Protests by Bangladeshi garment workers over low wages spread on Dec. 13, a day after four people were killed in violent clashes between demonstrators and the police.
More than 4,000 garment factory staff blocked roads and staged a sit-in in the northern district of Gazipur, one of the country's main manufacturing areas which produces clothes for many Western brands.
On Dec. 12, four people were killed in the southeastern port town of Chittagong, where police fired live bullets and tear gas shells to control riots. Dozens of people were also injured at protests in the capital Dhaka.
Bangladesh's garment workers have been angered that a government hike in wages has not yet been implemented by some employers, while senior staff complain they will not benefit from the new pay structure.
"They have blocked the main highway linking Dhaka to the north of the country," said Khandaker Shafiqul Alam, police inspector at Gazipur. "The protests are led by senior workers who are frustrated that they have lost out under the new wage scheme," he said, referring to the new minimum wage plan introduced in November.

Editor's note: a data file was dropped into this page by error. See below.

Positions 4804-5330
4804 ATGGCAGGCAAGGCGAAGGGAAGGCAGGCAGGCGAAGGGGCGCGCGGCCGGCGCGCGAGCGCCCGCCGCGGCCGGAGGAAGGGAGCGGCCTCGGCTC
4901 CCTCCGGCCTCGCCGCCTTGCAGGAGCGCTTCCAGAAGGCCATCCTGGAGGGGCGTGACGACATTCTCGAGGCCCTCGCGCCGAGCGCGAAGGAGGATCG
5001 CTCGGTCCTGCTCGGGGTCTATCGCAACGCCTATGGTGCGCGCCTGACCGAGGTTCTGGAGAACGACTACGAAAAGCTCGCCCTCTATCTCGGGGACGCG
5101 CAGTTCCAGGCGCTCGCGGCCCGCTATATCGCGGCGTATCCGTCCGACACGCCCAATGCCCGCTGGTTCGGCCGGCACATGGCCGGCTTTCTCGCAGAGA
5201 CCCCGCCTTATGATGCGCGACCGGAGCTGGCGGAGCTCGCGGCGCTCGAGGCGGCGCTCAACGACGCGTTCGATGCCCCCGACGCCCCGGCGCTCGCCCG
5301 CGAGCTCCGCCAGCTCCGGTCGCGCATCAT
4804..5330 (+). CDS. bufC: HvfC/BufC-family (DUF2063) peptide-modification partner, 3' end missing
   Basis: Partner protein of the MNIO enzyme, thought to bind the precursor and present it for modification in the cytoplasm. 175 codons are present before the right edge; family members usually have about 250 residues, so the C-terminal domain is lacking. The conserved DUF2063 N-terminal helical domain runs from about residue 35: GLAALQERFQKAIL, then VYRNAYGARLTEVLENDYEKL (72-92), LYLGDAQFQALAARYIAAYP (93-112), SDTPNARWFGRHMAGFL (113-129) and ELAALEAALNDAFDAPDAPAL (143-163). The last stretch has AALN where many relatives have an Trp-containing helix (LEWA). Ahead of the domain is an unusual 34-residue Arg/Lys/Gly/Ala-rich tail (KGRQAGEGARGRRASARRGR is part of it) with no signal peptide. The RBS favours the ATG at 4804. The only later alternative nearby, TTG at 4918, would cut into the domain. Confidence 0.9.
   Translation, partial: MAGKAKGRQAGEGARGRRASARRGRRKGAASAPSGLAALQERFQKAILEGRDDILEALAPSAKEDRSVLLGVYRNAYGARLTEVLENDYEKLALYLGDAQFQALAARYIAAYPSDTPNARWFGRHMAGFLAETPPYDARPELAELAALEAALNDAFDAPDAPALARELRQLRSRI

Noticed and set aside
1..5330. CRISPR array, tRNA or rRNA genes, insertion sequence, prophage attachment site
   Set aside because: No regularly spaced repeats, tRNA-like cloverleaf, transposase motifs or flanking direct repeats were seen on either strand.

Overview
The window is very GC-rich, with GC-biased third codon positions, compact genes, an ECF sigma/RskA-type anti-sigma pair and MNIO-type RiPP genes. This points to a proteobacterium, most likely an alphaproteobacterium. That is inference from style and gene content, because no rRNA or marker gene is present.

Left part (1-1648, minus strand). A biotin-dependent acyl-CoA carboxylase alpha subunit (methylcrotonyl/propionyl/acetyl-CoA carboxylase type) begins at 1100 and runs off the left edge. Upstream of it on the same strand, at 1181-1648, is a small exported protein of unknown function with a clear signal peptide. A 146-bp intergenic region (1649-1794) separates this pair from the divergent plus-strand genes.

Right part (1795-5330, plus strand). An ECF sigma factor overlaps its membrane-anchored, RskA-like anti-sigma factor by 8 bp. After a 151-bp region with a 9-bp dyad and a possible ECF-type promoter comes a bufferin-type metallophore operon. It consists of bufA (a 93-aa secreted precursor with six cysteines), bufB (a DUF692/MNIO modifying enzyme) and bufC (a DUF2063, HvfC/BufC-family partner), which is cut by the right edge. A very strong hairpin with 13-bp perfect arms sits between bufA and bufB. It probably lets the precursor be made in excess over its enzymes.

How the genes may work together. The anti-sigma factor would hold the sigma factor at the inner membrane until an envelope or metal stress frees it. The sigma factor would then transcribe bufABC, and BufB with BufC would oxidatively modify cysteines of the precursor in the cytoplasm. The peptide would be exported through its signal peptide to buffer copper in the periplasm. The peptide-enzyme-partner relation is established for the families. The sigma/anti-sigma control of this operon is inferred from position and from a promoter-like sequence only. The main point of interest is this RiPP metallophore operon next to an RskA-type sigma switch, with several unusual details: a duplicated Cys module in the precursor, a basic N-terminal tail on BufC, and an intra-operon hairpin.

Bangladesh's 4,500 garment factories, many of which produce clothes for retailers such as Wal-Mart, H&M and Levi Strauss, must now pay workers at least 3,000 taka (US$43) a month -- up 80% on the 2006 minimum wage.
In Chittagong, 30 people have been arrested and criminal cases have been lodged against a further 3,000 over involvement in the recent violence, Kusun Dewan, deputy commissioner of police in Chittagong.
Garments accounted for 80% of the country's $16.2 billion of annual exports last year. Bangladesh's factories employ more than three million workers, about 85% of them women.
Copyright Agence France-Presse, 2010